But then there is yet another aspect to the cross which often is overlooked by culture at large, sometimes even by Christians.  And that is the aspect of forgiveness and reconciliation.  God died FOR a fallen humanity.  God died for us.  Christ’s death on the cross wasn’t just a random and senseless act, but Christ suffered for us and with us, and Christ died for us and with us, in solidarity with our human weaknesses, and in order to bring us back to God.

This is huge.  An enormous debt has been paid by God.  And this is what Jesus talks about in the parable we heard in today’s gospel.  The king represents God, who forgives us our debt, our sin, our selfishness, our indifference, our shortcomings.  The price is high.  It was and is paid with God’s life.

Looking at the cross found at ground zero, looking at any cross for that matter, we are reminded that forgiveness and reconciliation is not only what God has done for us, but that forgiveness and reconciliation is something we are called to, each and every day, not seven times, but seventy-seven times.  By the way, those numbers have deep symbolic meaning in Judaism. The number seven symbolizes wholeness, fullness, completion – think of the seven days of creation; seventy-seven times means over and over.  Forgiveness never ends, Jesus says. And ain’t that true! But only through forgiveness can we experience true healing.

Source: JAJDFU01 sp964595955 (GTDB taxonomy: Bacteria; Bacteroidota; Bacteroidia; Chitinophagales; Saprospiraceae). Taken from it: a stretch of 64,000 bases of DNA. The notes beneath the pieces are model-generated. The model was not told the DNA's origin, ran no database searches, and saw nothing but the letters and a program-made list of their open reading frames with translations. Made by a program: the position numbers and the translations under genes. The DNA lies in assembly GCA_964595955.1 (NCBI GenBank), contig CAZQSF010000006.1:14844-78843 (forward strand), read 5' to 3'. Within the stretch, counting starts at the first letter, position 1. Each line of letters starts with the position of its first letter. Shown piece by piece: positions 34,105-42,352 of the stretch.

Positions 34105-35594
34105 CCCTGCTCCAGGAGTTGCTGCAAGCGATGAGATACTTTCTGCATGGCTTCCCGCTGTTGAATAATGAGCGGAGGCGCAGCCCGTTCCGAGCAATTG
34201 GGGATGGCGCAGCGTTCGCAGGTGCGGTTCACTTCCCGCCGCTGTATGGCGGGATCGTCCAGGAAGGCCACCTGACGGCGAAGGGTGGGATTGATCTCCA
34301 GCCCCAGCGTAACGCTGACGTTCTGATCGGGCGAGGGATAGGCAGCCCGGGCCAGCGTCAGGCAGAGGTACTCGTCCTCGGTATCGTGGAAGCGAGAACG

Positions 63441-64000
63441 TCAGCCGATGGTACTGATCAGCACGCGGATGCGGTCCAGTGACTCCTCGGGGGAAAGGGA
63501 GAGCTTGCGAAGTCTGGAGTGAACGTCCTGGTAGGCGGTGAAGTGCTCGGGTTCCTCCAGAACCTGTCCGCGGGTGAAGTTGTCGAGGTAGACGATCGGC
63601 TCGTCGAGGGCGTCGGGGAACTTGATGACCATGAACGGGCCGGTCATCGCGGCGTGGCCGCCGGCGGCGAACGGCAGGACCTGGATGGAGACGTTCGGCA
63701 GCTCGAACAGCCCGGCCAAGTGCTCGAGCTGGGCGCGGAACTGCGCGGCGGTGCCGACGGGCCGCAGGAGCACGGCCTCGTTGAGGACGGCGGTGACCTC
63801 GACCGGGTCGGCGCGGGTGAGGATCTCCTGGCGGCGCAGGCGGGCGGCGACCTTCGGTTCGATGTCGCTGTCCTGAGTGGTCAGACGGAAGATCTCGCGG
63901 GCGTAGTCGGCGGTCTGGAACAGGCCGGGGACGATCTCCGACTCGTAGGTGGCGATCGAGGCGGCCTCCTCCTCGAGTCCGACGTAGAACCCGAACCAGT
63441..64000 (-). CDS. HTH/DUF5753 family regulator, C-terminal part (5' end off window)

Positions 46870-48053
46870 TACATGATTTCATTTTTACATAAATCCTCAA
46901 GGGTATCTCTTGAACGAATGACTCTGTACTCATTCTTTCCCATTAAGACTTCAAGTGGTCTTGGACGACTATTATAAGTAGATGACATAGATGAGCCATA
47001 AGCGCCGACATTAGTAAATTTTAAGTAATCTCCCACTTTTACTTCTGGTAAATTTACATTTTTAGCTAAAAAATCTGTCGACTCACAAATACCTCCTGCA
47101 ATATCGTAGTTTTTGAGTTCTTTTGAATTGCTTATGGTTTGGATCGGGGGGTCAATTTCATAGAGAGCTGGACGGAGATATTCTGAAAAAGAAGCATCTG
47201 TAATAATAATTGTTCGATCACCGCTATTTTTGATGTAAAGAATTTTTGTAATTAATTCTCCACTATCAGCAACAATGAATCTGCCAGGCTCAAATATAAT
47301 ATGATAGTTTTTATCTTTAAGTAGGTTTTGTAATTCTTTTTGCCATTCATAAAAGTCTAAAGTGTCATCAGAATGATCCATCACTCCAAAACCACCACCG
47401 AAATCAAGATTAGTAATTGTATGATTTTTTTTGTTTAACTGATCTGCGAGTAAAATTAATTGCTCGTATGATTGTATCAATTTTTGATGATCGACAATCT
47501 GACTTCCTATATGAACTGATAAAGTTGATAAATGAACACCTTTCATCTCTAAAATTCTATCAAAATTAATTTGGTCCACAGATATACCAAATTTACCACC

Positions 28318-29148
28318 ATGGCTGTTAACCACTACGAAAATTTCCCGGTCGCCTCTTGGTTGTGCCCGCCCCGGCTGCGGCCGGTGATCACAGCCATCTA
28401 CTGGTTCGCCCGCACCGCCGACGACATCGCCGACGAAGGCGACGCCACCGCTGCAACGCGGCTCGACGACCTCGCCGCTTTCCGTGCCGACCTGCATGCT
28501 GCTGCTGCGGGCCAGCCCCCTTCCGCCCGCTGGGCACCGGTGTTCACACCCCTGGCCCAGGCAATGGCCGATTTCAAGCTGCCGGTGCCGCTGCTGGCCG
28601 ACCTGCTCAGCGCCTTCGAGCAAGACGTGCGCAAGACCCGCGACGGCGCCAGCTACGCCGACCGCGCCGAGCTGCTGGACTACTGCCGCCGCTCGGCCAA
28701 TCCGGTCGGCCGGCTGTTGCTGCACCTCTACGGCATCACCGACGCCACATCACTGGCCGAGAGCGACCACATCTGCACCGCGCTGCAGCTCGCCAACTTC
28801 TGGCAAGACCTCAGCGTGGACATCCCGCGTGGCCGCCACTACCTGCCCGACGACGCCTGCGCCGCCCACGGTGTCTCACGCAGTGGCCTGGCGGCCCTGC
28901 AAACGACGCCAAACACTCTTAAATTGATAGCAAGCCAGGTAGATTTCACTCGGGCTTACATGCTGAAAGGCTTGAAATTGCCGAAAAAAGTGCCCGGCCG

What a powerful message to remember as we commemorate the horrible events of 9/11.  What a powerful message to remember as we in this country deal with so much division and contempt these days. What has happened to the unity we experienced across party lines, across any divides in the aftermath of 9/11?

We need to mend broken relationships.  We need to heal.  And in order to heal, we need to forgive.

God has paid an enormous, unfathomable price to set us free from sin and to make us truly live.  By forgiving others, we don’t only set them free, but we free ourselves as well from feelings of grudge and resentment and hatred, feelings that tend to attack us like a growing cancer, keeping us from living the present instead of being trapped in some hell of the past.

And forgiving does not mean forgetting.  How could we forget the atrocities, the pain, the deaths, the horror of 9/11?  How could we forget the atrocities of NAZI Germany, of slavery and Jim Crow laws and redlining and continued systemic racism in this country, among many other things? No, we need to remember, in order to learn, in order to live in the here and now and to go into the future, as people transformed by the experiences of the past. Only if we remember the past and forgive and ask for forgiveness ourselves at the same time can we work for peace in the present – peace with others – peace with ourselves – peace with God.

How many times should we forgive? Forgiveness never ends, says Christ. God forgives you – God forgives us – each and every day.



This post is also available in: German